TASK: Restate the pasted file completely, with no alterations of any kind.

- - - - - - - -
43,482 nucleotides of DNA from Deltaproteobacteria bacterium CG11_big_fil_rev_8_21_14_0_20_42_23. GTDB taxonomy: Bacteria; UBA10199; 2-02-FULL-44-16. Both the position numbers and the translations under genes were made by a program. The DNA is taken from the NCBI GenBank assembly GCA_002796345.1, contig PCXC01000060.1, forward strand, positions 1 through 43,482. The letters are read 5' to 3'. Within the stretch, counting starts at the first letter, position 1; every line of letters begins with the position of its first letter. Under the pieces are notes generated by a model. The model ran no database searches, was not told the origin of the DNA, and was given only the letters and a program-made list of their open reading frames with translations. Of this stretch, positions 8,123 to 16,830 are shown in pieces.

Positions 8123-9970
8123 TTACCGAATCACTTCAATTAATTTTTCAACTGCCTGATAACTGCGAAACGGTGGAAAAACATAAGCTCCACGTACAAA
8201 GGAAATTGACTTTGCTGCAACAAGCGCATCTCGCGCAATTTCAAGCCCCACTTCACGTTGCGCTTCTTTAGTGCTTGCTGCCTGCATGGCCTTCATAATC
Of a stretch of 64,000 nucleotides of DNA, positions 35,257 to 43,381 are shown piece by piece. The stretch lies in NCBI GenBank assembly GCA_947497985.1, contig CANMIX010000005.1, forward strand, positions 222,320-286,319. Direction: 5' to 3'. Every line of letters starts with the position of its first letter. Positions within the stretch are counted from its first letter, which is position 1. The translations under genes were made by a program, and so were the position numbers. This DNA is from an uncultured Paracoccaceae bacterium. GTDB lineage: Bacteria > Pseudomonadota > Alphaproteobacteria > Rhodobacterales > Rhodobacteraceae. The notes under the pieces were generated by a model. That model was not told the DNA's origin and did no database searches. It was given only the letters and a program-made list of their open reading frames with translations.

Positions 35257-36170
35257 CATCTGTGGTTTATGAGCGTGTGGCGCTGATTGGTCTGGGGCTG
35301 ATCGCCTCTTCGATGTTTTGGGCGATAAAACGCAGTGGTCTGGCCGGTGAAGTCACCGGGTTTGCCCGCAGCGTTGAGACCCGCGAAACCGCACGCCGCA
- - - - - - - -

43,482 nucleotides of DNA from Deltaproteobacteria bacterium CG11_big_fil_rev_8_21_14_0_20_42_23. GTDB taxonomy: Bacteria; UBA10199; 2-02-FULL-44-16. Both the position numbers and the translations under genes were made by a program. The DNA is taken from the NCBI GenBank assembly GCA_002796345.1, contig PCXC01000060.1, forward strand, positions 1 through 43,482. The letters are read 5' to 3'. Within the stretch, counting starts at the first letter, position 1; every line of letters begins with the position of its first letter. Under the pieces are notes generated by a model. The model ran no database searches, was not told the origin of the DNA, and was given only the letters and a program-made list of their open reading frames with translations. Of this stretch, positions 8,123 to 16,830 are shown in pieces.

Positions 8123-9970
8123 TTACCGAATCACTTCAATTAATTTTTCAACTGCCTGATAACTGCGAAACGGTGGAAAAACATAAGCTCCACGTACAAA
8201 GGAAATTGACTTTGCTGCAACAAGCGCATCTCGCGCAATTTCAAGCCCCACTTCACGTTGCGCTTCTTTAGTGCTTGCTGCCTGCATGGCCTTCATAATC
Of a stretch of 64,000 nucleotides of DNA, positions 35,257 to 43,381 are shown piece by piece. The stretch lies in NCBI GenBank assembly GCA_947497985.1, contig CANMIX010000005.1, forward strand, positions 222,320-286,319. Direction: 5' to 3'. Every line of letters starts with the position of its first letter. Positions within the stretch are counted from its first letter, which is position 1. The translations under genes were made by a program, and so were the position numbers. This DNA is from an uncultured Paracoccaceae bacterium. GTDB lineage: Bacteria > Pseudomonadota > Alphaproteobacteria > Rhodobacterales > Rhodobacteraceae. The notes under the pieces were generated by a model. That model was not told the DNA's origin and did no database searches. It was given only the letters and a program-made list of their open reading frames with translations.

Positions 35257-36170
35257 CATCTGTGGTTTATGAGCGTGTGGCGCTGATTGGTCTGGGGCTG
35301 ATCGCCTCTTCGATGTTTTGGGCGATAAAACGCAGTGGTCTGGCCGGTGAAGTCACCGGGTTTGCCCGCAGCGTTGAGACCCGCGAAACCGCACGCCGCA